The opening of the TRUMPET in Rosebank, Johannesburg, marked the first exciting step in the transformation of Keyes Avenue into an open fusion of art and architecture – where art, design, life, leisure, fun, friends and work form one seamless experience. This is the vision of Keyes Art Mile – a neighbourhood with art at its heart.
Comparable to a village ‘high street,’ Keyes Art Mile is evolving to include a series of galleries and exhibition spaces showcasing local and international art and design. Residences, cafés, coffee-on-the-go, artisan eateries and a boutique butchery, as well as vibrant shops and spaces new to the Johannesburg scene, complete the experience.
Together with paved streets lined by rows of indigenous trees and plentiful parking facilities, the precinct breathes new life into and builds on the existing heritage of the avenue, home to the the 100-year old Everard Read, CIRCA Gallery and Speke, and the historic St Theresa’s School and catholic church.
On each first Thursday of every month, Keyes Art Mile comes to life in the form of a buzzing street party. Friends and family gather together to groove to vinyl sets of seventies soul and funk, indulge at the pop-up gin bar or the wide-ranging array of food trucks, all while soaking in the atmosphere of art and design.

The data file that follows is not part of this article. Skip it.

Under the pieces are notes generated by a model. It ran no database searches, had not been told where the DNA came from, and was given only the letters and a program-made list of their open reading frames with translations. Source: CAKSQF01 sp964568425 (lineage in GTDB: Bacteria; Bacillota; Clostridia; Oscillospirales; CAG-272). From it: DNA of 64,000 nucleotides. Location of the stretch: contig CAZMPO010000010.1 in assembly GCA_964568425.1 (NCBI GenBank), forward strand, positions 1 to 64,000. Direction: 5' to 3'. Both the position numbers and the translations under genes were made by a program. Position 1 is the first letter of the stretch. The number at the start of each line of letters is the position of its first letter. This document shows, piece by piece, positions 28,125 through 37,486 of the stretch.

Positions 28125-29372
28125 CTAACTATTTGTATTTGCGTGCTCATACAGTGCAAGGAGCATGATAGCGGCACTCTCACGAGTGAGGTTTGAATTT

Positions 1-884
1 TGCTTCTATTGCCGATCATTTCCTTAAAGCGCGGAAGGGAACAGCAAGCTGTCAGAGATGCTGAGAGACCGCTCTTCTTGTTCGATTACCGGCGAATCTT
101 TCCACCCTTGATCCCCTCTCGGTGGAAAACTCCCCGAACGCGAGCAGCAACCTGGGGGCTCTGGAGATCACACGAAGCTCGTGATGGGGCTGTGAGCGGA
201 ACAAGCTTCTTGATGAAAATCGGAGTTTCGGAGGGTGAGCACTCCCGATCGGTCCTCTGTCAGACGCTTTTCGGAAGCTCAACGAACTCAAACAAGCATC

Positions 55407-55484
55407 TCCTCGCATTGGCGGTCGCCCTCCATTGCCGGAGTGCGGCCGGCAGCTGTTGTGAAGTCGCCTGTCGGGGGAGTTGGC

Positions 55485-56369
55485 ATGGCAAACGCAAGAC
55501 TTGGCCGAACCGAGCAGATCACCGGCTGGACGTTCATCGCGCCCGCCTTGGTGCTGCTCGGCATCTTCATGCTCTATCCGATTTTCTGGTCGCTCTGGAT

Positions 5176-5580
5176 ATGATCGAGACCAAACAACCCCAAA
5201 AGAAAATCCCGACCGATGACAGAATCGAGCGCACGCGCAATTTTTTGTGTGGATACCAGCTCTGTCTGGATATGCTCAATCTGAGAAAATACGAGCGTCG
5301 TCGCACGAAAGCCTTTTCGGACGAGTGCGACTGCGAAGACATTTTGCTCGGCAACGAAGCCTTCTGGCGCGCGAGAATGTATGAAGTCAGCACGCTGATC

Three globally respected galleries have opened exhibition spaces in Johannesburg – SMAC, What If The World and Southern Guild – bringing a selection of South Africa’s world-class artists and designers to Johannesburg to showcase their talents.
Expanding on this artful experience, Anatomy Design, Missibaba and Okapi sit comfortably beside the timeless modern masters of international design; Kartell, Moroso and Cassina, as well as FLOS Lighting’s unique blend of clean design and technology, while Shelflife ups the cool factor in its fast-flying limited edition sneaker store.